Is it too much to hope that one day, at the end of The Marriage of Figaro, Countess Almaviva and Susanna will turn round and say no to their bullying, hypocritical men? I like to imagine them having the freedom in which they can choose to run off to happier, fulfilled lives, probably rescuing Barbarina too, and in Joe Austin’s ravishing new production with Nevill Holt Opera at Sage Gateshead last night, there were moments when my alternative outcome seemed almost possible.

Aoife Miskelly (Susanna), Anna Harvey (Cherubino) and Sky Ingram (The Countess) © Robert Workman
Aoife Miskelly (Susanna), Anna Harvey (Cherubino) and Sky Ingram (The Countess)
© Robert Workman

This production is a collaboration between Nevill Holt Opera and Royal Northern Sinfonia, with the first performances opening Nevill Holt’s acclaimed new theatre at their home in Leicestershire before the return visit to Gateshead. I’ve seen a few semi-staged operas in Hall One, but fully-staged productions are rare – I had no idea that the hall even has a pit. A simple white set, with graceful scalloped arches, put the opera firmly in its Spanish setting, with the actors contrasting sharply the cool background in dazzling colours: rich purple, turquoise, green and cerise. The sumptuous looks and were deceptive though, and there were strong undercurrents of nastiness and cruelty. These emerged through menacing undertones in the orchestra, and on stage through suggestive gestures and inappropriate touching such as Count Almaviva molesting Susanna when she faints. The last act was prefaced by debauched party scenes, guests staggering about swigging out of wine bottles and roaring drunkenly, but there was a vulnerability about the girls slumped drunkenly at the front of the stage, potential victims for the predatory Count perhaps.

In the two principal female roles, Aoife Miskelly (Susanna) and Sky Ingram (Countess Almaviva) both gave strong, intensely dramatic performances. Miskelly’s singing was lithe and bright. Her Susanna was no innocent girl, but a strong woman who knows full well what is going on around her, and her supressed fury exploded into terrying rages given enough provocation. Her outburst of anger in the garden felt all the more bitter for coming straight after her affecting love-aria “Deh vieni, non tardar”, with lovely floating high notes. Ingram’s Countess also delivered powerful emotions in her arias. “Porgi, amor” was painfully sad and lonely; and in her white nightdress she blended into the scenery, heightening the impression that everyone had forgotten her, until Susanna arrives and quietly stands in a doorway, watching wisely. Later, she delivered an expressive “Dove sono”, supported by a sublime oboe solo, which was made all the more poignant by the wedding preparations going on around her.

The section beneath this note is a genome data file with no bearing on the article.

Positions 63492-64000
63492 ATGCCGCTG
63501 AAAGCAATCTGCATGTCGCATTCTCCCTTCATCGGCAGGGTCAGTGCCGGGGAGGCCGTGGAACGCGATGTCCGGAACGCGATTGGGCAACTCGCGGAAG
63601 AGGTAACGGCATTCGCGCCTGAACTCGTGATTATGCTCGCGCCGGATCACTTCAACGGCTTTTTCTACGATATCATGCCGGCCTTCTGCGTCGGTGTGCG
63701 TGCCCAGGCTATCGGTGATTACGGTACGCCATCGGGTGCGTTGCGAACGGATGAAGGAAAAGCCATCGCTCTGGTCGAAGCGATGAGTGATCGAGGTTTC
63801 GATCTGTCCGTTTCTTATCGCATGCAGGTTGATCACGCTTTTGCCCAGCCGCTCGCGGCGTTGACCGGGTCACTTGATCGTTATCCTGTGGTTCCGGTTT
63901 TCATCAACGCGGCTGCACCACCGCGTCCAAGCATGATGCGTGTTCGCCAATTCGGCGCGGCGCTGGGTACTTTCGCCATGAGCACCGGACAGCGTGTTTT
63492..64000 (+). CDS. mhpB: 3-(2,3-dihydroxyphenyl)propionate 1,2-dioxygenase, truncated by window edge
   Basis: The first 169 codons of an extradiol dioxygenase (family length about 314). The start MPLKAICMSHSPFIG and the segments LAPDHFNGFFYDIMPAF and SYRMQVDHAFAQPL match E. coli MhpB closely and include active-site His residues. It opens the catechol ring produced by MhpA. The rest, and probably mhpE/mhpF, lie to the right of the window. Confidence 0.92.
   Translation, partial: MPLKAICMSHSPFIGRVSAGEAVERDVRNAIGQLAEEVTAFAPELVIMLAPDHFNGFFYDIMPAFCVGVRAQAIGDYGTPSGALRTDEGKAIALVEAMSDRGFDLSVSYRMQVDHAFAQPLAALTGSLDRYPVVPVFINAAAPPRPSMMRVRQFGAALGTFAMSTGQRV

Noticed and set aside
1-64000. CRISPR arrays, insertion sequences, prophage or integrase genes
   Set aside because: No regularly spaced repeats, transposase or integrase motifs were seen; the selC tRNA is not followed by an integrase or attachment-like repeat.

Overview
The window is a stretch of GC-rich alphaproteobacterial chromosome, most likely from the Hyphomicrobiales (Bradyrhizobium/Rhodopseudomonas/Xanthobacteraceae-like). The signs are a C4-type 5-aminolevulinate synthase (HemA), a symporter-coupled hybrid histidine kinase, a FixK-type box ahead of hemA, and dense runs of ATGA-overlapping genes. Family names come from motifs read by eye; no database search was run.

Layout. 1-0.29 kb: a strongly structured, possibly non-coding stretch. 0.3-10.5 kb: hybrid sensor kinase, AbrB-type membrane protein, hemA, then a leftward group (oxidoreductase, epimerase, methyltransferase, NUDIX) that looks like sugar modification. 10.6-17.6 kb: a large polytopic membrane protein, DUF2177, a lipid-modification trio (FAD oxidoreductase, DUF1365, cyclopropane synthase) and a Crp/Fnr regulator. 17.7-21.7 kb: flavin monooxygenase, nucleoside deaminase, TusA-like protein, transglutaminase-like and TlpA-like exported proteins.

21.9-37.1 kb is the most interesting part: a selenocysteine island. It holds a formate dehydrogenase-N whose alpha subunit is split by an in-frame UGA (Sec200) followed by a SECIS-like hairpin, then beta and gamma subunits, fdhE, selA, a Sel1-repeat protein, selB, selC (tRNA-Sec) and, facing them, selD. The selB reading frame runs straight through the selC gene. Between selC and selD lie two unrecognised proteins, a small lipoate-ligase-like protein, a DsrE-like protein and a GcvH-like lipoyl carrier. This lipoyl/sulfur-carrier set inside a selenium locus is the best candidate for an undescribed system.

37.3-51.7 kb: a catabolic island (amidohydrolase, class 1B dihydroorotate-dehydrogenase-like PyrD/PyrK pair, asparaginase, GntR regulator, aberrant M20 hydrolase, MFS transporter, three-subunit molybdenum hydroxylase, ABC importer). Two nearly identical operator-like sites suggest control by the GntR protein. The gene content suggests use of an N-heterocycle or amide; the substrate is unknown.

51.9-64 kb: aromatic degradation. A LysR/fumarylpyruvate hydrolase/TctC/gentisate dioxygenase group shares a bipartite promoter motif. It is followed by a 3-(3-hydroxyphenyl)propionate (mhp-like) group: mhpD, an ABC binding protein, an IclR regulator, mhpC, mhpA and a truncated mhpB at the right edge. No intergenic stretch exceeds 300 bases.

<i>The Marriage of Figaro</i> © Robert Workman
The Marriage of Figaro
© Robert Workman

As Count Almaviva, James Newby drew out his character’s unpleasantness through smooth-toned and persuasive singing, continually exuding injured pride: his Count is the sort of man who absolutely refuses to see why his behaviour is so wrong and doesn’t understand why everyone is being so mean to him. His authoritative singing also betrayed the sense that this Count could be extremely dangerous if thwarted: his behaviour towards the Countess when he thinks Cherubino is locked in her wardrobe suggested more than a hint of domestic violence. Lawson Anderson’s Figaro was all breezy self-confidence, always ready with a smart answer, but like the Count, there’s a suggestion that he too is unaware that he crosses the boundaries of acceptable behaviour. His angular, energetic delivery of Figaro’s first aria, “Se vuol ballare” was very enjoyable as a performance and nicely set Figaro up as another example of misdirected male pride.

Aoife Miskelly (Susanna) and Lawson Anderson (Figaro) © Robert Workman
Aoife Miskelly (Susanna) and Lawson Anderson (Figaro)
© Robert Workman

These days the sexual politics of Mozart’s operas make uncomfortable viewing, and Austin and his team did a good job of keeping us aware of this, without overdoing it, and strong comic acting throughout the supporting cast provided a foil to the opera’s darker side. Joan Rodgers as Marcellina set sparks flying in her Act 1 spat with Susanna, and her sweet bewilderment at the revelation of Figaro’s parentage was played for laughs. Stephen Richardson as Dr Bartolo rattled out his incessant legalese barely pausing for breath, and Andrew Tipple was hilarious in his brief appearance as Antonio, as was Rowan Pierce, whose drunken Barbarina in Act 4 blew the lost pin out of all proportion. I was less certain about Anna Harvey’s Cherubino: her aria “Non so più cosa son” was delightfully lust-crazed but she didn’t convince me that she was a boy dressed as a girl. Royal Northern Sinfonia always feel absolutely at home with Mozart, and under conductor Nicholas Chalmers they enhanced every moment of the action on stage.

Figaro ends with a suitably cheerful chorus, but the jollities rang hollow this evening and what really stuck in my mind was the bleakness of the penultimate ensemble. Ingram’s Countess had dispensed her pardon with cool grace, but the suggestion that everyone would now be happy was tinged with regret and a realisation that nothing was going to change.

****1